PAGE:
Man Utd’s Ronaldo will not face rape charge – Nov 25, 2005
Ronaldo’s agent Jorge Mendes has said the allegationinvolving the United player was the ‘product of imagination andfantasy’. Ronaldo, 20, has been a big hit at United since signing fromSporting Lisbon in August 2003, when he was saddled with thetask of replacing England captain David Beckham at Old Trafford. He helped hosts Portugal reach the final of Euro 2004,scoring in the semi-final victory over the Netherlands, and wasone of Portugal’s most consistent performers throughout theirsuccessful bid to reach the 2006 World Cup. Earlier this month, the winger agreed a two-year contractextension with United that will keep him at Old Trafford until2010. Your views on this story?.

WORLD CUP 2006: Italy and England come out on top – Nov 25, 2005
Italy went a goal down within a minute of their bid to reach Germany 2006 as John Carew put Norway ahead in Palermo, but Daniele de Rossi quickly restored parity and Luca Toni hit a late winner to hand the Azzurri a 2-1 victory. Italian coach Marcello Lippi – who replaced Giovanni Trapattoni post-UEFA EURO 2004 – did not have the easiest of times at the outset and after winning 1-0 in Moldova, Italy slumped to defeat by the same scoreline in Slovenia courtesy of Bostjan Cesar’s late goal. Four days later, Belarus gave Lippi’s men a scare in Parma as they pushed their hosts all the way before eventually capitulating 4-3. Belarus had recently beaten Moldova 4-0, but following that they gained just one more victory and their threat to the favourites vanished. Instead it was Norway who emerged as Italy’s main rivals from the chasing pack and, after his early goal against Italy, striker Carew repeated the trick to set up home and away wins over Slovenia. Norway went on a six-match unbeaten run ? including a 0-0 home draw with Italy ? until Kenny Miller’s double strike gave Scotland a 2-1 victory in Oslo in September.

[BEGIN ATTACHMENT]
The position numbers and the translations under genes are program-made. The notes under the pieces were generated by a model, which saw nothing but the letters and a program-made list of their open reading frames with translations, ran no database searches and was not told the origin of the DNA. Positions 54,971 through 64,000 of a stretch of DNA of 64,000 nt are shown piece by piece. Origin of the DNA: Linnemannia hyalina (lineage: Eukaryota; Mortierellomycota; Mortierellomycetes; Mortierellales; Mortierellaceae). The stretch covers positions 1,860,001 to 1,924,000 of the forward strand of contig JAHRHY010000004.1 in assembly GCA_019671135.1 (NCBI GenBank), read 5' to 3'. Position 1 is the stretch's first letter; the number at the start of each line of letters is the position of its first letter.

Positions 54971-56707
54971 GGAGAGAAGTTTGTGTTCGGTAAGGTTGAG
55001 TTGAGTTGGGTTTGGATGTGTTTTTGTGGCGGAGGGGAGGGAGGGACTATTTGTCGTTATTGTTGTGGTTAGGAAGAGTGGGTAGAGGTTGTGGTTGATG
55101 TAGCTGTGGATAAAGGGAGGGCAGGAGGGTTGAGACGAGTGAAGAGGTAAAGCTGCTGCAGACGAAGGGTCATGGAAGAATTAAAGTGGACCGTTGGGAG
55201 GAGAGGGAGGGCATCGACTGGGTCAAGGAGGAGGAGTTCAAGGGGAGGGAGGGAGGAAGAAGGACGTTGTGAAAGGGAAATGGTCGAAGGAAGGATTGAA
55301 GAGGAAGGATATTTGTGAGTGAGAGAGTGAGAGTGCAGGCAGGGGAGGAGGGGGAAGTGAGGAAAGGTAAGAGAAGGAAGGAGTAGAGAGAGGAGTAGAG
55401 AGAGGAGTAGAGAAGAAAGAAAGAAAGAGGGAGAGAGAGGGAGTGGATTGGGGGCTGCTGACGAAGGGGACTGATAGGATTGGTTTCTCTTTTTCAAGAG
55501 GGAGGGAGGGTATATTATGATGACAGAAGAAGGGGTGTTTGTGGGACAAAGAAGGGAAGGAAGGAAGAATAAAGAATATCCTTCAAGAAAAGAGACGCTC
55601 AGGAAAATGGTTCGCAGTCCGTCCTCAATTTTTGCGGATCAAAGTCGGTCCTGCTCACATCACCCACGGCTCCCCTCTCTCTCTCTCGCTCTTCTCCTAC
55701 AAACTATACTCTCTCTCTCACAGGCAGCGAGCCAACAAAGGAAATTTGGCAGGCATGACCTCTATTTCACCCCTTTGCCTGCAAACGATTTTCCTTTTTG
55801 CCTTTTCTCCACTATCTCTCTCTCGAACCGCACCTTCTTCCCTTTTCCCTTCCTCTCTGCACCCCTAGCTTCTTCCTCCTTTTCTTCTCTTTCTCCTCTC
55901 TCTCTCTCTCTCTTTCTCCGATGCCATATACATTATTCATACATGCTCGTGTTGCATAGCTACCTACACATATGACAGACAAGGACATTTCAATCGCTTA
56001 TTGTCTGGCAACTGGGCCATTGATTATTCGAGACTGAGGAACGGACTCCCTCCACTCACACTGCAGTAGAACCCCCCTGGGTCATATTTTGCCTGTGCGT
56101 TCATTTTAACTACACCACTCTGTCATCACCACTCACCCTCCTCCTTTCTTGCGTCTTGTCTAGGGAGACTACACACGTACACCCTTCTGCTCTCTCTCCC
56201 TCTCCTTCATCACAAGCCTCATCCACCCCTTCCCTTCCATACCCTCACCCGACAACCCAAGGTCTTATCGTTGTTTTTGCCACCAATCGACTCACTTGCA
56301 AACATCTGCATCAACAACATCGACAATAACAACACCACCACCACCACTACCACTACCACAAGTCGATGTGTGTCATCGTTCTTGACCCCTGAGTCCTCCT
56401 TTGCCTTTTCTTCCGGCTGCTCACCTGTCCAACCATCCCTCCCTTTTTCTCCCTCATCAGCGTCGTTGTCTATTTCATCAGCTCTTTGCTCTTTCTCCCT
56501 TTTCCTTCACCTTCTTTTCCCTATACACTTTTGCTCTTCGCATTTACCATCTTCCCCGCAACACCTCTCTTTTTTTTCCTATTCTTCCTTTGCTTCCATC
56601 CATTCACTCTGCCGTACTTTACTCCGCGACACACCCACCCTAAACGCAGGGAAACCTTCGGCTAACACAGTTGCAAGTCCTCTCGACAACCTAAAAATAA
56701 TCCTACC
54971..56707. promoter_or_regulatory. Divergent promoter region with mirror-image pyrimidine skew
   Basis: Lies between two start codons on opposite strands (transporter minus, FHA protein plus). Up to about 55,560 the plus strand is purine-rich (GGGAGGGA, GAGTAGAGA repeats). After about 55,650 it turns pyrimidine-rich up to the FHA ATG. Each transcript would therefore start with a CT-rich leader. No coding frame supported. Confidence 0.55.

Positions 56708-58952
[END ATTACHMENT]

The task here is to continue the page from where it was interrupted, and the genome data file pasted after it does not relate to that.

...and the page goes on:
Weavers of footballing dreams set Paris abuzz – Nov 30, 2005